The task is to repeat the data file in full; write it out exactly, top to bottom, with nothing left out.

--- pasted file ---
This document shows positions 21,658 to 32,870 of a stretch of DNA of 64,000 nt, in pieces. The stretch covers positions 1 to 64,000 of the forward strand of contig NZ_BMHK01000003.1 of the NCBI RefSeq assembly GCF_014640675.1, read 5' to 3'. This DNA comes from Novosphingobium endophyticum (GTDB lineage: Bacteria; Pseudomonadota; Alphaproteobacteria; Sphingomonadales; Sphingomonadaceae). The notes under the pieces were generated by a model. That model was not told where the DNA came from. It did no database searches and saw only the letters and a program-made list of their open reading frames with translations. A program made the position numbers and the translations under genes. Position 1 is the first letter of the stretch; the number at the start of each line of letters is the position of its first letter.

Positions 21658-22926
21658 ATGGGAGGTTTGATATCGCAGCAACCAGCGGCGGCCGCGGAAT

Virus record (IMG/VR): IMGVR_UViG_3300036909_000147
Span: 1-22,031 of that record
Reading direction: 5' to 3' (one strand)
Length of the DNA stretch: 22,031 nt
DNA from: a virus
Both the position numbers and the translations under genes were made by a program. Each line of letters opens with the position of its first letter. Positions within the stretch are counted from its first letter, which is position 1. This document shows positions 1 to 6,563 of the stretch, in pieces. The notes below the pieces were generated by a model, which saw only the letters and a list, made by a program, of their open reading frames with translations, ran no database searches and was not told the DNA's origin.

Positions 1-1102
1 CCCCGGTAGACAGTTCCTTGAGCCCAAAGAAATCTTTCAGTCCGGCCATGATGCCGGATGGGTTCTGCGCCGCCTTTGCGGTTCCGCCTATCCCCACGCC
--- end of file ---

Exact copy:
This document shows positions 21,658 to 32,870 of a stretch of DNA of 64,000 nt, in pieces. The stretch covers positions 1 to 64,000 of the forward strand of contig NZ_BMHK01000003.1 of the NCBI RefSeq assembly GCF_014640675.1, read 5' to 3'. This DNA comes from Novosphingobium endophyticum (GTDB lineage: Bacteria; Pseudomonadota; Alphaproteobacteria; Sphingomonadales; Sphingomonadaceae). The notes under the pieces were generated by a model. That model was not told where the DNA came from. It did no database searches and saw only the letters and a program-made list of their open reading frames with translations. A program made the position numbers and the translations under genes. Position 1 is the first letter of the stretch; the number at the start of each line of letters is the position of its first letter.

Positions 21658-22926
21658 ATGGGAGGTTTGATATCGCAGCAACCAGCGGCGGCCGCGGAAT

Virus record (IMG/VR): IMGVR_UViG_3300036909_000147
Span: 1-22,031 of that record
Reading direction: 5' to 3' (one strand)
Length of the DNA stretch: 22,031 nt
DNA from: a virus
Both the position numbers and the translations under genes were made by a program. Each line of letters opens with the position of its first letter. Positions within the stretch are counted from its first letter, which is position 1. This document shows positions 1 to 6,563 of the stretch, in pieces. The notes below the pieces were generated by a model, which saw only the letters and a list, made by a program, of their open reading frames with translations, ran no database searches and was not told the DNA's origin.

Positions 1-1102
1 CCCCGGTAGACAGTTCCTTGAGCCCAAAGAAATCTTTCAGTCCGGCCATGATGCCGGATGGGTTCTGCGCCGCCTTTGCGGTTCCGCCTATCCCCACGCC